On our fourth day, the clouds dispersed and hot sun beat down. My arms buzzed—like a runner’s high—as nonstop paddling became normal. We struck directly across four wide bays, finally entering Utah. Fishing boats zipped by, swapping unsuccessful coves, and the water turned crystal clear, revealing infamous 60-pound mackinaw evading their trolling lines.
Sunset splashed across the high Uinta Mountains. We camped near the shadowy entrance to Flaming Gorge, the first of many canyons named by the white explorers. Come morning, it burned true to its name, erupting from the lake like the tip of a fiery scythe. Many writers portrayed the canyon as drowned, but we discovered the majority remains above water.
I was Saturday and by afternoon, dawn-patrol fisherman politely ceded the lake to boaters who give motors a bad name. My favorite were trust fund "bad boys" in pantaloon-length board shorts. They blasted Kid Rock and guzzled beer faster than they pissed it off their bows.
We were entertained, not bothered. We knew what to expect. Yet, I wonder why us weary paddlers weren’t offered a beer, only indifferent scowls. We must have looked particularly thirsty while pumping drinking water in Horseshoe Canyon—a brilliant limestone goose-neck, with steep sides of stunning white. Upon exiting, flaming sandstone returned in a banded amphitheater of primary reds.
In Kingfisher Canyon, I lamented the burial of Beehive Point, a landmark beloved by the first crews. Adjacent was Hideout Canyon, where evening light played across ridges of Weber Sandstone like piano keys. I queried fishermen about the point, but none had heard, nor seem interested. Except for two friendly fellas from Salt Lake unpacking in an inlet. We camped nearby, and the boys invited us over for cocktails. The first cup—which they refilled before I was done—felt ridiculously heavy in my aching hands.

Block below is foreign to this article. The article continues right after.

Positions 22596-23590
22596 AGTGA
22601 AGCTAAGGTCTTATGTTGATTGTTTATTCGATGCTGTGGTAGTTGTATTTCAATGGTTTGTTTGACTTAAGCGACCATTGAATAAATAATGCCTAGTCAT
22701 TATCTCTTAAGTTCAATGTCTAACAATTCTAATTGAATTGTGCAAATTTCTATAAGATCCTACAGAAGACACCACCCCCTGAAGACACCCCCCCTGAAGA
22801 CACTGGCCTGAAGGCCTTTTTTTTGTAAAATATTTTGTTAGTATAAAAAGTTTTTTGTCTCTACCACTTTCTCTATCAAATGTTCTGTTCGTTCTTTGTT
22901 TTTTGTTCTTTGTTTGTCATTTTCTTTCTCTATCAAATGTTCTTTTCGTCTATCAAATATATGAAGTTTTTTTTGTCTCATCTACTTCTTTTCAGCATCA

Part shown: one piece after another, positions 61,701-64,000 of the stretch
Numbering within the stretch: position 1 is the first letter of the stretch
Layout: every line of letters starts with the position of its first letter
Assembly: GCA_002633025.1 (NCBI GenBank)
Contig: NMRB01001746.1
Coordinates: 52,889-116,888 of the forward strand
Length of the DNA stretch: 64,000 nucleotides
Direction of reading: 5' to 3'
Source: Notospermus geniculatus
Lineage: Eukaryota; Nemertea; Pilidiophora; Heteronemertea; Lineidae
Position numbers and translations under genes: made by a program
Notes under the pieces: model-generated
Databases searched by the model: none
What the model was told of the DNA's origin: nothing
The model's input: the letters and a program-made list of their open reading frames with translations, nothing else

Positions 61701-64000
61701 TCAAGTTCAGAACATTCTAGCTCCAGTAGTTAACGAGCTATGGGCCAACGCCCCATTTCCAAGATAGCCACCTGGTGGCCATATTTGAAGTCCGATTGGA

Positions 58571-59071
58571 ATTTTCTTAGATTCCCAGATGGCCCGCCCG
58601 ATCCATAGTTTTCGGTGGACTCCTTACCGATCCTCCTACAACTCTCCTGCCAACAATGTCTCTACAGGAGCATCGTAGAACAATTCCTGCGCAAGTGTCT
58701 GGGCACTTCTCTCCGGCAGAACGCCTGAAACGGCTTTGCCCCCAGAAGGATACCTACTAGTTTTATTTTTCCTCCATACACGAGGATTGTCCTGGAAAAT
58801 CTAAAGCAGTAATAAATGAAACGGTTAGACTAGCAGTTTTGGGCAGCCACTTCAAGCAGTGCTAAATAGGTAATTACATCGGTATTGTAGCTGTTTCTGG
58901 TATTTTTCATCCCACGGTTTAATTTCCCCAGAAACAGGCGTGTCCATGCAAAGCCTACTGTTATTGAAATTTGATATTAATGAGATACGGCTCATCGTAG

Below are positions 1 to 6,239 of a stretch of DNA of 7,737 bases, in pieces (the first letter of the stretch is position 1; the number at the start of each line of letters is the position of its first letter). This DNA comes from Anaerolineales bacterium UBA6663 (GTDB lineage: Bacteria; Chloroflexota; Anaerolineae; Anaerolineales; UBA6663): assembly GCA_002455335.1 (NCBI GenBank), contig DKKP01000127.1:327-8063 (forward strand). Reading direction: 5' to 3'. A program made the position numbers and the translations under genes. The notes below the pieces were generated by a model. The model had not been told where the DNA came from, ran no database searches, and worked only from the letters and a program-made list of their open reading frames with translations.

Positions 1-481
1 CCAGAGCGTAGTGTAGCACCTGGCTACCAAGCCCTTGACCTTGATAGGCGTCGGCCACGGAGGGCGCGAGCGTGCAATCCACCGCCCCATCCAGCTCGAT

Our final day, we entered Red Canyon with burning crimson sandstone—the adjective Flaming was already used, unfortunately. A fatigued Woz spotted images in the cliffs. All militaristic. First, a cannon. Next, rifle rock. Missile silo buttes. After he extracted a life-sized battleship, I suspected exhaustion.
Two miles from the dam, in open water, what felt like a microburst gusted from behind, catapulting us a half mile in ten minutes to the nearest cove. When it lessened but didn’t stop, we accepted the gift and surfed to the boat ramp.
Cliff picked us up with jolly handshakes. "Was it worth it?"
Our shoulders were tight, our arms shook like a bus driver’s after a double shift. Woz looked like he got fired out of cannon rock. But with much effort, we slowly nodded. "Yes."
–Read the first installment of Mike Bezemek’s ‘Regular Paddler, Remarkable Waters’ series on the benefits of stepping down your paddling, and stay tuned for more.
–Watch a 3-minute time-lapse of a 1,700-mile paddle down the Green and Colorado rivers from source to sea. And read more about the trip in a C&K Digital Feature.
–More great PADDLING DESTINATIONS from C&K